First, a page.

Virginia Natural Gas incorporates aerial drones to inspect natural gas infrastructure
Eyes in the sky
VIRGINIA BEACH, Va., April 27, 2022 /PRNewswire/ -- Virginia Natural Gas (VNG) is embracing technology and will be using aerial drones as another means to perform equipment inspections on its pipeline infrastructure.
Unmanned Aerial Vehicles (UAVs), most commonly known as drones, will begin flights across Hampton Roads, as well as northern James and New Kent Counties for various operations such as inspections of critical infrastructure, right-of-way assessments, and the inspection of more than 5,500 miles of gas pipeline.
Virginia Natural Gas will be one of the first natural gas utilities in the state to use UAVs while simultaneously conducting a pilot program for its sister companies in Illinois, Georgia and Tennessee that all fall under VNG's parent company, Southern Company Gas.
Building on the program already established in 2015 by Southern Company, parent of Southern Company Gas, VNG will develop best practices and procedures on how to best use the new technology in the utility space.
"Southern Company, and now Virginia Natural Gas, is leading the energy industry in deploying state-of-the-art drone operation technology and elevating their processes," said Dean Barefield, Unmanned Aerial Services program manager at Southern Company. "We see parallels between our electric and gas utilities and the ability to integrate that technology. The addition of drones to the day-to-day operations at VNG will offer a cost-effective platform for pipeline inspection while increasing efficiency and safety due to their availability, range and ease of operation."
Virginia Natural Gas will employ self-dispatched Mavic 2 Pro drones that allows engineers, and asset protection and construction managers to have the opportunity to use UAVs as part of their daily work.
"VNG is always looking at new, innovative ways to help us continue to provide reliable service to our customers," said Zack Gravely, Asset Protection specialist and one of the new drone pilots. "Drones are ideally suited for inspecting equipment because they can safely and quickly deliver high-quality photos and videos of our system in a way that can minimize environmental impact and inconvenience for customers along any rights-of-way. This technology will be another tool in our arsenal."
In the past, traditional methods for pipeline inspection have been slower, manually intensive, expensive and sometimes cause safety concerns due to the surrounding natural environment to conduct. Even though natural gas pipelines run underground, they are accessed from above the surface for maintenance and inspection. Vegetation, for instance, will overgrow and obscure the path of workers trying to access the pipeline.
Drones equipped with a visual or infrared camera can now be used for navigating and patrolling a segment of pipeline, identifying and capturing images or videos of areas of interest at pre-defined timings and returns.
A team of three trained "pilots" will fly the drones for VNG. They recently obtained their pilot certifications from the Federal Aviation Administration and hope to have the program up in the air soon to help them see from above what they can't on foot.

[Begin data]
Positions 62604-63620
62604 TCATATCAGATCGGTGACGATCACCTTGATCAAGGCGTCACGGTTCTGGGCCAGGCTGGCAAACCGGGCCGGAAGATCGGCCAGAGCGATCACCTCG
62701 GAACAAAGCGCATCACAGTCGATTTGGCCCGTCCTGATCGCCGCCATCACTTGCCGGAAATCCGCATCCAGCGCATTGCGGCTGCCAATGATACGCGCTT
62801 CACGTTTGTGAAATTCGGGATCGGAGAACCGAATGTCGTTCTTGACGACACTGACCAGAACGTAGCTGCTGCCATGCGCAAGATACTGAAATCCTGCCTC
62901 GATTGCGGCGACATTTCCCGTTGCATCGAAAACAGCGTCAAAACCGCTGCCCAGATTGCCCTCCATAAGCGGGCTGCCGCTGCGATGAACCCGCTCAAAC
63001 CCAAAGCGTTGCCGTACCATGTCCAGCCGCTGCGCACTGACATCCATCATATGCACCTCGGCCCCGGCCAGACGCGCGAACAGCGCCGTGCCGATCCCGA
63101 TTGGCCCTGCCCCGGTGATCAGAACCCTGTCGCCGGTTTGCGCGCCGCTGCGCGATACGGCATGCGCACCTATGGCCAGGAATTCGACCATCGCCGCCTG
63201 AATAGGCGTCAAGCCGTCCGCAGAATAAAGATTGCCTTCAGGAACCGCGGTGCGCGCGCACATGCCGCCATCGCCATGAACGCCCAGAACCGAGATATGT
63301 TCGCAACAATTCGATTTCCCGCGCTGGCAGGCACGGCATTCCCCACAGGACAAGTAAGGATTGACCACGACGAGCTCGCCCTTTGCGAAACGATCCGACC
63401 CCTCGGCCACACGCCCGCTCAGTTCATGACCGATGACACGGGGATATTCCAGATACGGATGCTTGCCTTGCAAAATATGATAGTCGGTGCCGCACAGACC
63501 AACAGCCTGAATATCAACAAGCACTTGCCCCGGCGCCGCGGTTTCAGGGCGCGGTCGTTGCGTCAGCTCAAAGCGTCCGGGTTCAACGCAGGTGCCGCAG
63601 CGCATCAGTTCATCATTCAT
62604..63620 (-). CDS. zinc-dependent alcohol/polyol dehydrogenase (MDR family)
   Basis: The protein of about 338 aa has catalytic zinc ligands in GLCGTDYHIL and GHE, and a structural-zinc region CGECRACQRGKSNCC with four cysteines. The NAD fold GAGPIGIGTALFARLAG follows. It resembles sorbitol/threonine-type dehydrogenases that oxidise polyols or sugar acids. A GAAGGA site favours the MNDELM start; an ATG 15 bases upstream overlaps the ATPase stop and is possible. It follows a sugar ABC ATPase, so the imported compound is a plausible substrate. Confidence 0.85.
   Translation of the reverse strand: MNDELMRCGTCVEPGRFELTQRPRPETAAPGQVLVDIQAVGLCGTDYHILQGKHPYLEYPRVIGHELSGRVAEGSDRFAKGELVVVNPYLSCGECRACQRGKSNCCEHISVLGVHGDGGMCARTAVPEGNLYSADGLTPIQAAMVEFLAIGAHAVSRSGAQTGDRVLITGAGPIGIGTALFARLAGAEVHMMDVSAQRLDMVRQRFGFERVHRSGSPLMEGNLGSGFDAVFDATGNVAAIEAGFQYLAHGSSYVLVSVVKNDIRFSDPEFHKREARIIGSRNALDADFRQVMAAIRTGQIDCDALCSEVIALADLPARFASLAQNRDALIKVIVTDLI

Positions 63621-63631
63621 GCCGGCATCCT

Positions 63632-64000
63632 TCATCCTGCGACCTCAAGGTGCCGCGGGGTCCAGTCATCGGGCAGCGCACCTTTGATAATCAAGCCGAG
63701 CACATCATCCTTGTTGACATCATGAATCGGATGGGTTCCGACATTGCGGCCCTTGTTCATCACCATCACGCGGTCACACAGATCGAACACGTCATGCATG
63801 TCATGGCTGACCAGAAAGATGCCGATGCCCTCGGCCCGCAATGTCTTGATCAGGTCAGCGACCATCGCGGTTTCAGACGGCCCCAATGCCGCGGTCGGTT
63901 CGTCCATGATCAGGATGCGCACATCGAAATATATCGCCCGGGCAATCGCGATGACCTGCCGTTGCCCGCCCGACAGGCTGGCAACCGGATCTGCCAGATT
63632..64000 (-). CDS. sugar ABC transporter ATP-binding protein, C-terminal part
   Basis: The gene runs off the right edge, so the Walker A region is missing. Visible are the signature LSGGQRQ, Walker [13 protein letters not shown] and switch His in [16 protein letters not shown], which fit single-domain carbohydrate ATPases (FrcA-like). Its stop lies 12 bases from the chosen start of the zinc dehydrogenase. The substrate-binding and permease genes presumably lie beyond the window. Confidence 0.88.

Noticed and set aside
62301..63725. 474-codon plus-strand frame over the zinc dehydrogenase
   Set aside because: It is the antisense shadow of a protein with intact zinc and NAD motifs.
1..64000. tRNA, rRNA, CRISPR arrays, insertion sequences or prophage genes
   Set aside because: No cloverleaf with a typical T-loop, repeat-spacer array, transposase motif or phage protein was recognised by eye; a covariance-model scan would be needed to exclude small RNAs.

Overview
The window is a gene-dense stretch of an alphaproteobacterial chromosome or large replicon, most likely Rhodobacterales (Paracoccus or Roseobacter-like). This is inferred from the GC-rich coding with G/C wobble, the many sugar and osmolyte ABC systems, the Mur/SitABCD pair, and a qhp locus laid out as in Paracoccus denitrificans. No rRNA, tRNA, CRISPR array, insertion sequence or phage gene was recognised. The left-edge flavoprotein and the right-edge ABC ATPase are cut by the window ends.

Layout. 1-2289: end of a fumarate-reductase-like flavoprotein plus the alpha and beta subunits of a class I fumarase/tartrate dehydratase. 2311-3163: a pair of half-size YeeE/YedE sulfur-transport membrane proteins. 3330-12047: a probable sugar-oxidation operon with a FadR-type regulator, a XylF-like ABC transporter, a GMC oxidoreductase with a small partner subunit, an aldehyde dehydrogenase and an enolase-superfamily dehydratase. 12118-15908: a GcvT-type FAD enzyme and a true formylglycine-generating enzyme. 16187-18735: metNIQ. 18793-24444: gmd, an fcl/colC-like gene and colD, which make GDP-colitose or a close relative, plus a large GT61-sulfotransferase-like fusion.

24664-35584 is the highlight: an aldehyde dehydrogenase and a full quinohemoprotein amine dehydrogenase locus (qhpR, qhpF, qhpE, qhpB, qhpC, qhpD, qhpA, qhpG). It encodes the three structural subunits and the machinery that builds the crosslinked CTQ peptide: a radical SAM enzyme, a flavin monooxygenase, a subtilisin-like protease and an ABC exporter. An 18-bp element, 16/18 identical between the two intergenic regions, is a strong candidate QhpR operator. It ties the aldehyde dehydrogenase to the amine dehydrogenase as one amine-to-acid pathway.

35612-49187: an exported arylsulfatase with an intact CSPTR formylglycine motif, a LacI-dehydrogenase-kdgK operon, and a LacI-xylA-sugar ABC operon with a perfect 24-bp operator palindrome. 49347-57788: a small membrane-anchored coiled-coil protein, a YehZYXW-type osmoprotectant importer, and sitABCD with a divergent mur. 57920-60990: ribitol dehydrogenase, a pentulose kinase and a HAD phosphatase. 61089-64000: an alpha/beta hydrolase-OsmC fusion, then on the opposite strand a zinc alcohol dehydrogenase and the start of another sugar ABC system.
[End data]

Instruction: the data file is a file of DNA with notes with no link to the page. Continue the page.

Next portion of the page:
A second member of the team, Randall "Ness" Peacock, Construction supervisor at VNG, said he was excited about the program when he first heard about it two years ago. Since he previously had his private pilot's license, he felt he could enhance his job knowledge while using his passion and expertise of flying and take safety to a higher level.
"I appreciated the opportunity to be part of the initial program and combine my love of flying while further developing my career," said Peacock. "To be on the ground level of this program and help define what it will look like for VNG and for our peers was something I knew I wanted to be involved with."
Kenny LeSueur, Engineer and Quality Assurance specialist, rounds out the pilot project team and will be responsible for developing a program to best incorporate drone technology that's adaptable for the rest of Southern Company Gas.
"We all have different ideas and are trying to put together a solid program," said LeSueur. "Drones will give us the flexibility to perform a variety of higher quality inspections due to their ability to fly closer to pipelines, and safety of operation. For example, when we inspect bridges, we will no longer have to be close to the water source, such as rivers or streams, so it will increase the safety for those in the field as well."
Gravely agrees, noting that there is a lot of responsibility in being the "first" to take flight with the new technology and develop a program for others to incorporate.
"But it's a challenge the group is ready to chart for VNG and our sister companies to replicate," said Gravely.
Maintaining this sometimes unseen infrastructure is critical to fueling the lives of residential and business customers across southeast Virginia, added Peacock, and the applications of having a drone and certified pilots for the energy company are endless.
"There will be situations where the drone will be an extension of the team in the field," said Peacock. "The real value is when you combine their abilities with the experience of the team."
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